Manufacturing Leaders and Lawmakers Come Together for the Manufacturing Caucus

NJMEP worked closely with the New Jersey Legislative Bi-Partisan Manufacturing Caucus to bring manufacturers to Trenton to testify before the Caucus. Discussions were one of in-depth knowledge and passionate testimony on behalf of manufacturers in New Jersey. Leaders and representatives of manufacturing companies brought facts and real concerns facing policies that will see their businesses impacted in the coming years, including:

  • The minimum wage
  • The skills gap
  • Workforce development
  • Oppressive taxation

Opening with Senator Gordon and his views on the importance of the industry, it became clear that manufacturing was well-represented in the room. Panels regarding OEM Products, Supply Chain, and Specialty Companies were each in attendance, eager to address the gathered legislators. Panelist members discussed mandatory minimum wage increases and how it will impact their businesses.

Tektite Industries President, Scott Mele, spoke to the self-defeating impact raising the minimum wage can have on the working industry professionals of New Jersey. “Internships that were used to bring in work will no longer be viable,” Scott says. “By increasing the cost of work, we won’t be able to afford training new talent.” With machine-operated manufacturing being so affordable, raising the minimum wage will make it more economically sound to hire one entry-level technician able to operate four machines, than to keep the four skilled employees with years of experience.

Attached to the issue of an increased minimum wage is the decision of an employee being forced to prioritize healthcare or employment. A point raised by Matt Putt, Executive Director of Employment Horizons, was in regard to this very issue. “A $15 minimum wage would actually mean $18.75,” Matt said, “and that would force us to reconsider our employee coverage.” Forcing concerned industry leaders to weigh meeting a mandated pay increase against the welfare of their workforce is a unanimously difficult decision.

The skills gap was a major point of discussion during the Manufacturing Caucus. President of Zero Surge, Jim Minadeo said, “What do I do in ten years?” Continuing his point, Jim echoed “Kids don’t know how to use simple hand tools, anymore.” We have raised generations of children to believe without some form of college education, you won’t amount to anything. Careers in the manufacturing industry are among some of the highest paying in the country, so why are we talking about them like the last resort?

Casey Muench-Bickhardt, President of GEMCO (General Machines), offered her solution regarding the perception of manufacturing in New Jersey. “We have lost our balance between people coming from Academia,” Casey said, “and those leaving Vocational Schools.” Casey, along with her colleagues, all feel the vision of manufacturing was never established. “We’re not showing people how to be prideful in this work,” Casey continued, “we need to introduce other options than academia.” Citing starting from a young age, Casey feels that children, naturally predisposed to learn by doing, would jump at the chance to develop a personal opinion of the industry as something other than a refuge for the uneducated. A point to which the caucus members responded “We forget that colleges are a business. Businesses that somehow can afford to charge more for their services and in return, be viewed as more exclusive.”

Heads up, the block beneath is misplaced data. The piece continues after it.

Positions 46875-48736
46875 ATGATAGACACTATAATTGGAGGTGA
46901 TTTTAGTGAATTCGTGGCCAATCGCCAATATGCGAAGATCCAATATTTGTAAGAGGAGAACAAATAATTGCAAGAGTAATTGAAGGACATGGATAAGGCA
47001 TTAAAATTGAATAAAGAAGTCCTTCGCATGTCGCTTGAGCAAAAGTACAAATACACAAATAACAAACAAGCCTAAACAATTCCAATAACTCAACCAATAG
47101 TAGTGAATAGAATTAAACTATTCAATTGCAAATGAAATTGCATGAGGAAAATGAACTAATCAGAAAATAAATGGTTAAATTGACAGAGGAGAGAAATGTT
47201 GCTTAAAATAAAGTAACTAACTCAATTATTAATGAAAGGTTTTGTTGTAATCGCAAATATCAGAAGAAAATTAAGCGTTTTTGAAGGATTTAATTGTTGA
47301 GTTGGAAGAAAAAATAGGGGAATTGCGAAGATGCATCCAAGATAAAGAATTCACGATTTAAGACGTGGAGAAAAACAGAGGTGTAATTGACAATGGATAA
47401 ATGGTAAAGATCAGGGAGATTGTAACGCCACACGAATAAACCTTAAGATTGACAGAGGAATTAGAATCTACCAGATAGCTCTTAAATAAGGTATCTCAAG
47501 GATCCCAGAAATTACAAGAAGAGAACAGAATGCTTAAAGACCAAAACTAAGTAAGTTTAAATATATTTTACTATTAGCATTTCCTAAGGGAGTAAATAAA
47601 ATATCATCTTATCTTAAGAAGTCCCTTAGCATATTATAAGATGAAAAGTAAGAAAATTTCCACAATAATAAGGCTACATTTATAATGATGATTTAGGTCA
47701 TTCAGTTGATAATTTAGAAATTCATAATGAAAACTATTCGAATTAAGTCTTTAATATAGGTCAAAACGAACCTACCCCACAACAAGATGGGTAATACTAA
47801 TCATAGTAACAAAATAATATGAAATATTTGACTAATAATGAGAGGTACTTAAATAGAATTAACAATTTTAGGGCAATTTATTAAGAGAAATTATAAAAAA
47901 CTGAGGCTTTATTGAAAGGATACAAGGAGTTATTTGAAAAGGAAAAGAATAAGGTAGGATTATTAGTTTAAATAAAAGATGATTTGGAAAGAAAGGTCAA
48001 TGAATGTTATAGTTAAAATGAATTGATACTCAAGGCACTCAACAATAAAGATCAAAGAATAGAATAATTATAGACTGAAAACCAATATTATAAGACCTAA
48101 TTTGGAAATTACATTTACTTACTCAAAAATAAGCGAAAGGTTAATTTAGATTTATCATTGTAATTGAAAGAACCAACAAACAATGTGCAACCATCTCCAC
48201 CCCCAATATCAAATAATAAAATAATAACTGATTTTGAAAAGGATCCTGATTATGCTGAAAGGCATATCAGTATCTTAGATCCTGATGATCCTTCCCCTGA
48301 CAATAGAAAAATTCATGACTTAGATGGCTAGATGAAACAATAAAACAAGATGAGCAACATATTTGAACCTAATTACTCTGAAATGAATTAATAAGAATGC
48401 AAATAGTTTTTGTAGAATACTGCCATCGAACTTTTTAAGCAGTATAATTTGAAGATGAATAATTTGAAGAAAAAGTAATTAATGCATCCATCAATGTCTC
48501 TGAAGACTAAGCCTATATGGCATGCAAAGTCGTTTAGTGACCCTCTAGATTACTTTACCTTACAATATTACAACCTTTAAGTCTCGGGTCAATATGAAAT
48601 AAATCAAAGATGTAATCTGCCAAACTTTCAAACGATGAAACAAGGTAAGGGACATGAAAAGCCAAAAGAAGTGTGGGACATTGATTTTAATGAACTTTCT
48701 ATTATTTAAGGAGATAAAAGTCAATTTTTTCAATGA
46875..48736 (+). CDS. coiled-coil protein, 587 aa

Gail Friedberg of ZaGO Manufacturing raised the issue of workforce development, and what can be done internally to keep talented employees and develop their skills. “We don’t have a lot of problems finding employees,” Gail said, “but there is no pipeline for high school students to come to manufacturing.” There is a lack of access for those interested in growing their expertise while working in manufacturing. Changes need to be implemented so those eager to join the industry have the ability to do so.

Beyond cultivating in-state talent, manufacturers are finding it difficult to convince talented individuals to relocate to New Jersey. Oppressive taxation already makes New Jersey one of the most difficult states to live, run a business, and raise a family. We need to do all we can to incentivize creative solutions, and Lew Weiss, President of All Metals & Forge Group, and voice of Manufacturing Talk Radio raised an interesting point. “Manufacturing is no longer dank, dark, and dangerous,” Lew said, “so how can we communicate this to younger people?” Lew continued, “Why not incentivize that nearer retirement to teach new employees? Offer them some form of benefit – perhaps bumping up their retirement date – if they can help bring the next generation up to speed.”

Important challenges and their more-important solutions were discussed at great length during the New Jersey Legislative Manufacturing Caucus, and all concerns were heard to their fullest extent. As he opened the meeting, Senator Gordon closed with wise words. “There are many things we can do, but without hearing from manufacturers, we are limited,” Bob continued, “Ideally, the more people involved in the discussion, the more help we can offer throughout New Jersey.”

We believe strongly in our mission of industry advocacy and awareness, and know the more manufacturers we can bring to the table, the more solutions come with them. We’d like to see the Caucus become an official committee where they can truly drive change and policy.

The Manufacturing Caucus will be present at the upcoming NJMEP State-of-the-State New Jersey Manufacturing Summit to be held on April 4th in Trenton and April 6th in Randolph.  This event is exclusively for Manufacturers, STEM Firms and NJ elected officials.